A contemporary and interactive art exhibition geared toward young people opened at the He Xiangning Art Museum on Sunday.
Titled "Art Game," the exhibition features artwork by 16 avant-garde artists from China, South Korea and Japan. The works are of multiple mediums, including painting, sculpture, installation and animation.
"Through this game-like exhibition, we hope to bring a new sense of the interactivity of art to the juvenile viewers and enable them to gain a new way of looking at art," said the exhibition's curator Feng Boyi.
Chinese artist Xiong Wenyun's contribution is a kindergarten art class. She has titled the workshop "Rainbow-Colored Pens: An Experimental Painting Class for Children."
In an open and free classroom environment, Xiong leads participating children in using drawing and painting to tell their own stories.
"Xiong's artistic pedagogy can change the mode of passive study common among Chinese children, giving them a strong sense of autonomous creativity both in classrooms and in their home assignments," Feng said.
Chinese artist Chen Changwei's work is a collection of 12 Chinese zodiac figurines, cut and displayed in 66 pieces. The small gray sculptures represent the fragmentation, distortion and incompleteness of the artist's childhood memories.
The exciting part of Chen's work is that young viewers are allowed to use seven acrylic pigments such as red, orange, yellow, green, indigo, blue and purple, which the artist prepared, on any piece they choose. The children can then hang their finished artwork on one of 66 nails.
Japanese artist Fuji Hiroshi's work "Kaekko Project" uses second-hand toys. In Japanese, "Kaekko" means both "exchange" and "frog," and sounds quite childish when spoken.
Young viewers are allowed to trade their toys with the artist's childhood toys on display. If a young viewer doesn't bring old toys, he/she is encouraged to draw a picture of his/her favorite toy from the exhibition and take the toy home after drawing it.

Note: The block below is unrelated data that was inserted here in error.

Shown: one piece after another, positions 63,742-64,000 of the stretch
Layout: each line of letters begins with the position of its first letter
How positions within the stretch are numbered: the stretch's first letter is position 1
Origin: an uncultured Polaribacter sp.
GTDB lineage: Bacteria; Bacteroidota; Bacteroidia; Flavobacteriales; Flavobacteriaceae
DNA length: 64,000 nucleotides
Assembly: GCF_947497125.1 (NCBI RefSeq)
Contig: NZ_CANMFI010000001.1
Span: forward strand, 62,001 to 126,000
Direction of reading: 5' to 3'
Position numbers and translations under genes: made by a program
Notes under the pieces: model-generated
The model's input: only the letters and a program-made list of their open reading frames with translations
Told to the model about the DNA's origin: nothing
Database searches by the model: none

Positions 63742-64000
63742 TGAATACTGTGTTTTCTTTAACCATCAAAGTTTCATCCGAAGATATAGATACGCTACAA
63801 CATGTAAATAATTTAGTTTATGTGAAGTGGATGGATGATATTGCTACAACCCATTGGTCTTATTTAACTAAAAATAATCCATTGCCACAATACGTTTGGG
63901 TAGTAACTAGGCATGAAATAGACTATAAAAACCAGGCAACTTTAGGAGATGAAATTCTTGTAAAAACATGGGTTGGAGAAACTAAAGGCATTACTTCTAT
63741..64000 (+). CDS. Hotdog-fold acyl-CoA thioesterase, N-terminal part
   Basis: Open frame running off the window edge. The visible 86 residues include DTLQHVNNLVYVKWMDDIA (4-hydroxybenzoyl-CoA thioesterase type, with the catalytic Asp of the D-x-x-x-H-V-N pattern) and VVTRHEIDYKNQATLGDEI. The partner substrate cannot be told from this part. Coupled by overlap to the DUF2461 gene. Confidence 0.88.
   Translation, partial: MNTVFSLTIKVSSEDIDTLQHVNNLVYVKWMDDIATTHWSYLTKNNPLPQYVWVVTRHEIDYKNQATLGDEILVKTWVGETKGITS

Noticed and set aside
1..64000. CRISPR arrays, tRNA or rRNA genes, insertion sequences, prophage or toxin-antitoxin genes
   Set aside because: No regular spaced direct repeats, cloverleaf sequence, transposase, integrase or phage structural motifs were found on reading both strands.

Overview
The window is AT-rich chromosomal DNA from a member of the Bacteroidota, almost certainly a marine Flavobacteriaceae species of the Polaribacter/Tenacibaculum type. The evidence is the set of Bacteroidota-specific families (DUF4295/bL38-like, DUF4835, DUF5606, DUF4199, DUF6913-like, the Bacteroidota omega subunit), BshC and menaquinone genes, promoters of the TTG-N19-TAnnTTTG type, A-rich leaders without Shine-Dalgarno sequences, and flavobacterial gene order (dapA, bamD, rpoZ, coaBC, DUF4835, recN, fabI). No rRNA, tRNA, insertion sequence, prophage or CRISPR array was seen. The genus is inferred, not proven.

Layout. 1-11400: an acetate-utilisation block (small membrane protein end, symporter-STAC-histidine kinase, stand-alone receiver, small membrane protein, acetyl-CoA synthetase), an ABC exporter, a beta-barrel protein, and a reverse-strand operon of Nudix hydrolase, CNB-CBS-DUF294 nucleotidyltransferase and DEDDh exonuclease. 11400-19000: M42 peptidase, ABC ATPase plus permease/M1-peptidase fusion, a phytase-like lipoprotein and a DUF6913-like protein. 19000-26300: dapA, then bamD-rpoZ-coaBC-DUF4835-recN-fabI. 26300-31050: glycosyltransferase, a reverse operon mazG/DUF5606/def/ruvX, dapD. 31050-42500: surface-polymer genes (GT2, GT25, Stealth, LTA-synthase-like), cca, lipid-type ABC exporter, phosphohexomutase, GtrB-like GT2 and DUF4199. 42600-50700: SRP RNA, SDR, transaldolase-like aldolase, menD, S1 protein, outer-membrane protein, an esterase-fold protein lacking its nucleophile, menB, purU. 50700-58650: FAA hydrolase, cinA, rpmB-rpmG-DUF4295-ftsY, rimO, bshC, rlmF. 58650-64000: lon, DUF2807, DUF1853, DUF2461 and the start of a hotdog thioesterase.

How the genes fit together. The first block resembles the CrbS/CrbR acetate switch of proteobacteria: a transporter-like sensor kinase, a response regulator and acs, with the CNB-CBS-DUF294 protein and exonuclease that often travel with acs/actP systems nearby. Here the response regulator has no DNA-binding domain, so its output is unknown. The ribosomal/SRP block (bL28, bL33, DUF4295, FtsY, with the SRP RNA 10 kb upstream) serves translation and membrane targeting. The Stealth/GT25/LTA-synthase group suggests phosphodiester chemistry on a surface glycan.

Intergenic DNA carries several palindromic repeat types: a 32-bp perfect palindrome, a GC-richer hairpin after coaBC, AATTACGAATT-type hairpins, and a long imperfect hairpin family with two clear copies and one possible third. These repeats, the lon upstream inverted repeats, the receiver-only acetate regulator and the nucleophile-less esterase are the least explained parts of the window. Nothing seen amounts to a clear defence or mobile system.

Using a digital video camcorder and other studio equipment, South Korean artist Du Su-choi creates an installation, titled "I Am the Sign Images."
The installation gives juvenile viewers a sense of the visual and psychological excitement that the technological revolution has brought to art.
In his work entitled "Graphic-Paper Notebook: A Game of Words and Images," Chinese artist Yin Qi paints memorable feelings into graphic-paper notebooks used by primary school students.
For Yin, painting has become a form of communication, like speaking or writing.
"The meaning of Yin's work lies in how it extinguishes the sanctity of art and the special nature of artist," Feng commented.
Chinese artist Wang Tiantian's series of paintings, "To Van Gogh: Life Is Like Summer Flowers," offers a new interpretation of van Gogh's five classic "Sunflowers" paintings through mixed mediums. Combining techniques of painting and paper-folding with artistic language gives the installation a new vivacity.
Chinese artist Xu Bing's work "Telephone" is an experiment in using different foreign languages to translate the same passage of Chinese written text. His work seeks to demonstrate the gap between the expression of an event and the basic implications of language.
The exhibition's organizers welcome group visits by the city's kindergartens and schools. Please contact the exhibition's assistant curator Jiang Nanan at 2692-0556 for more information.
(Shenzhen Daily June 20, 2006)